Wikipedia describes the Birdsville Track as "a notable outback road in Australia. The 517 km track runs from Marree, a small town in northern South Australia, north across the Tirari Desert and Sturt Stony Desert, ending in Birdsville in south western Queensland. In former years the track was of a very poor quality and suitable only for high-clearance four-wheel drive vehicles, but it has been upgraded to a full-scale dirt road and is now a popular tourist route. The path traverses the driest part of the country with less than an average 100 mm of rainfall annually. [Ironically, about half that amount fell near Lyndhurst, near the south end of the Track, on our final day... see below.] The area is extremely barren, dry and isolated, and anyone wishing to travel the track must carry fresh water, supplies, fuel, and spare parts."

I'd always wanted to visit this remote region, and Peter Waanders' "Five Grasswrens in Five Days" tour was an opportunity. We had initially been scheduled for the Strzelecki Track, which is farther south and east, and a loop route, but the known presence of some eruptive birds far up the Birdsville Track prompted an itinerary change. We endured long hours on the road (and Peter did all the driving) over the stony gibber desert plains (below left) and into more arid, grassy vistas farther up the Track (below right).


We went up the Birdsville Track in exceedingly hot weather, reaching 100°F during the day. Many birds encountered in mid-day were panting with beaks open [left, White-breasted (top) & Masked Woodswallow (bottom)].

When coming down the Track on 21 Nov, we ran into heavy summer rains, during the track into a quagmire (below left). After finally reaching pavement, flash floods raging across the road (below right; up to 1m = 3 ft deep) left us stranded in Leigh Creek for the night.


Our accommodations for a couple days were small and very basic rooms attached to outback pubs at Mungerannie and had been planned for Lyndhurst (right; Bruce, Peter & Murray at the Lyndhurst pub), but the latter plan was washed out by the rains when we pushed farther south. Not that the rooms mattered much, as we were up by 4 a.m. most days. Fortunately, given the steaming days before the rains, we did not have occasion to sing the Australian folk tune "The Pub with No Beer." Indeed, the rest of the crew seemed bewildered by my efforts to sing them any Australian folk tune at all . . .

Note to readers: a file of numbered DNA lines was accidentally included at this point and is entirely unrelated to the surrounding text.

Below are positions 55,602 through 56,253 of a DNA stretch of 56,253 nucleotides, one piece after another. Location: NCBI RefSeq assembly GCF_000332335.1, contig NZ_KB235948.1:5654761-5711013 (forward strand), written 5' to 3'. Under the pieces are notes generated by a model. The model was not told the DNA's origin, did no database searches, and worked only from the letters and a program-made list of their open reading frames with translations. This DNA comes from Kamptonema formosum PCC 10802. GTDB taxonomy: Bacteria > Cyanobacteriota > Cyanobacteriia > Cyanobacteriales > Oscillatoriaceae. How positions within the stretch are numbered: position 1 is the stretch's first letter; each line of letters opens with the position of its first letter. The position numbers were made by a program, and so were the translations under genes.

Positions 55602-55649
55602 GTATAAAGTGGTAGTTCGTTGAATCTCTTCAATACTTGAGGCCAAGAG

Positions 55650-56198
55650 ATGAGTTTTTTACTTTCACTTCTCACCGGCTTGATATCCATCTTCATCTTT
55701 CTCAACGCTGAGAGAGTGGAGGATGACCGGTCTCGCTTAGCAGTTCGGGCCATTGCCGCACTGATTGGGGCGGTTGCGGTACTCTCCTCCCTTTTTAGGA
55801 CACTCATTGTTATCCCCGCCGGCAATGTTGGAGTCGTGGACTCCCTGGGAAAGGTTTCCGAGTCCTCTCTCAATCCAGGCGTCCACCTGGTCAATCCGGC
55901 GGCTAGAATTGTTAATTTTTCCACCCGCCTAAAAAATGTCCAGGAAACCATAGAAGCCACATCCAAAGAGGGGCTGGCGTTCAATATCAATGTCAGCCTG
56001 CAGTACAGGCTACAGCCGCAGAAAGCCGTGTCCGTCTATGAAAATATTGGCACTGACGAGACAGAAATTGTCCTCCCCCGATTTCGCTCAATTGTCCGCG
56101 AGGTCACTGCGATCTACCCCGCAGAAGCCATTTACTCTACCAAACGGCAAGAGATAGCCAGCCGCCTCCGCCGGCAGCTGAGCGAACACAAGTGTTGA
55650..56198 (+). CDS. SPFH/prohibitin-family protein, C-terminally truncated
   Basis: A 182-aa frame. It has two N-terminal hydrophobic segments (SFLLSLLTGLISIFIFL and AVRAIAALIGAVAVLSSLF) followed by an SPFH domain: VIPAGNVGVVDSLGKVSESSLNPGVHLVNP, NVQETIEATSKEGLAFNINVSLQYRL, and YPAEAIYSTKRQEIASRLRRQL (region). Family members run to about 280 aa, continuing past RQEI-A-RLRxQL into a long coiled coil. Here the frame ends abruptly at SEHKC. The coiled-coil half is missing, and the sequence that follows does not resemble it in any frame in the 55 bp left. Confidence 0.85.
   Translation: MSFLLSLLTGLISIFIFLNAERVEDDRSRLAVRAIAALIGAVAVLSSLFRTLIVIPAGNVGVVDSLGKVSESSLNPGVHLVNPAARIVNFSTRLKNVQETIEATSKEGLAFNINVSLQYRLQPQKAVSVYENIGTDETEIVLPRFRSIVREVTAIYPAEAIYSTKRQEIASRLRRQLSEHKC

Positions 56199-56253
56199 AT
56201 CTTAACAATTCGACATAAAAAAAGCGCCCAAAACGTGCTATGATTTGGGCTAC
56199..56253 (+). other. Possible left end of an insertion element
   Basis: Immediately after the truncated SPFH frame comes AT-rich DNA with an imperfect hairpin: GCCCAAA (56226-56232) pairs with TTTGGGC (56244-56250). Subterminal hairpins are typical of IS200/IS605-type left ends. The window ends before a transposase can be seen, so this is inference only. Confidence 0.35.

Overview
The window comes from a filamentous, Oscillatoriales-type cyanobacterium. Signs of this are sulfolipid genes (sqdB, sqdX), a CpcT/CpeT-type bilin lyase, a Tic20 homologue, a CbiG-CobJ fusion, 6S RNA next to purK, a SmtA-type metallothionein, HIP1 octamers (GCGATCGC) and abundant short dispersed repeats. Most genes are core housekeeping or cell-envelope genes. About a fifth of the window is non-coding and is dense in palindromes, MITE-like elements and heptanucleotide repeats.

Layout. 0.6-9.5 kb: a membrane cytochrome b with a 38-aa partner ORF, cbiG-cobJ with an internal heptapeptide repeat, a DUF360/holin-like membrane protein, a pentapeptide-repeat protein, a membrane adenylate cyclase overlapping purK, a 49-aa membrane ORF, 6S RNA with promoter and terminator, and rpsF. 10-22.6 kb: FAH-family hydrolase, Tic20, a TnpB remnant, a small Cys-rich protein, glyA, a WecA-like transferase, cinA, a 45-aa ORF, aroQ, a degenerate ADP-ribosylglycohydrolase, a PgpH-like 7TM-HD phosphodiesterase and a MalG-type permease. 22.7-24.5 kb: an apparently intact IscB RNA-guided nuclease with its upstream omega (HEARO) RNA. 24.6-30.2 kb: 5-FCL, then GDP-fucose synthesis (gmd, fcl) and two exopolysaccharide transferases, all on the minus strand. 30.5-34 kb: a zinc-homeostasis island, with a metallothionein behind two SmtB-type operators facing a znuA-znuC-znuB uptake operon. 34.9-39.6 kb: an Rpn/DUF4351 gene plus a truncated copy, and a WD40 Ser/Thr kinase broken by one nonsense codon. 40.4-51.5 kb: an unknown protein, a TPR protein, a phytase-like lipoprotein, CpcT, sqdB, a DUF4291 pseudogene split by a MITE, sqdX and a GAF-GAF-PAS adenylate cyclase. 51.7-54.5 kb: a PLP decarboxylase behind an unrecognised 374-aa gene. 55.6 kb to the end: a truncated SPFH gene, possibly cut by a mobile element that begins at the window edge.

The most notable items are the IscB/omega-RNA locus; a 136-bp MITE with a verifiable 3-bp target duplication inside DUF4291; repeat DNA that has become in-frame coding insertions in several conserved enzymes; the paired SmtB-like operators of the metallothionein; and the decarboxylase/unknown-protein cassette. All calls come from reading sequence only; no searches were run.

Certainly the most impressive bird phenomena encountered were the huge numbers of Flock Bronzewing (left & below). At times they darkened the sky as Passenger Pigeons must have once done. We estimated a conservative 8000 birds over a mile stretch.


Another ephemeral encounter was visiting a nesting site for Letter-winged Kite (digiscoped in nest tree, right, and in flight, below); we observed two pairs and two nests.

Other raptors were in abundance in the area, including lots of Black Kite and Brown Falcon, a pair of Black Falcon (second row below, left), and Spotted Harrier (second row below, right).


We did very well on Australian chats, recording five species on the trip. Four species were new for me: Yellow Chat (male at Pandieburra Bore) and these three photographed: Orange (right), Crimson (below left), and Gibber (below right). The latter is restricted to gibber plains — flat stony plains that stretch out 'forever' (second row below).


We visited small wetlands in the arid desert, including Pandiburra Bore (second row below) where scalding hot artesian water shoots from a runaway bore and has created a marsh in the middle of nowhere. Interesting waders here included Ruff and Oriental Plover. The wetlands visited attracted a wide variety of birds: Diamond Dove (pair, left, at Mungerannie) to Black-fronted Dotterel (below left) to Brolga Crane (below right).


Finally, the arid moonscape yielded more prized specialties, including Inland Dotterel (left, near Pandiburra Bore). We ended up seeing this most-sought inland wader at 3 sites, including a flock of 25 on the gibber plain with its Gibber Chat (see above). While searching for Eyrean Grasswren, we also found a nice male Banded Whiteface (below, near Lyndhurst), a dust-colored bird in a dust-covered tree in a dust-red landscape.

Introduction & Five Grasswrens
November 2009
page created 30 Nov 2009
© Don Roberson 2009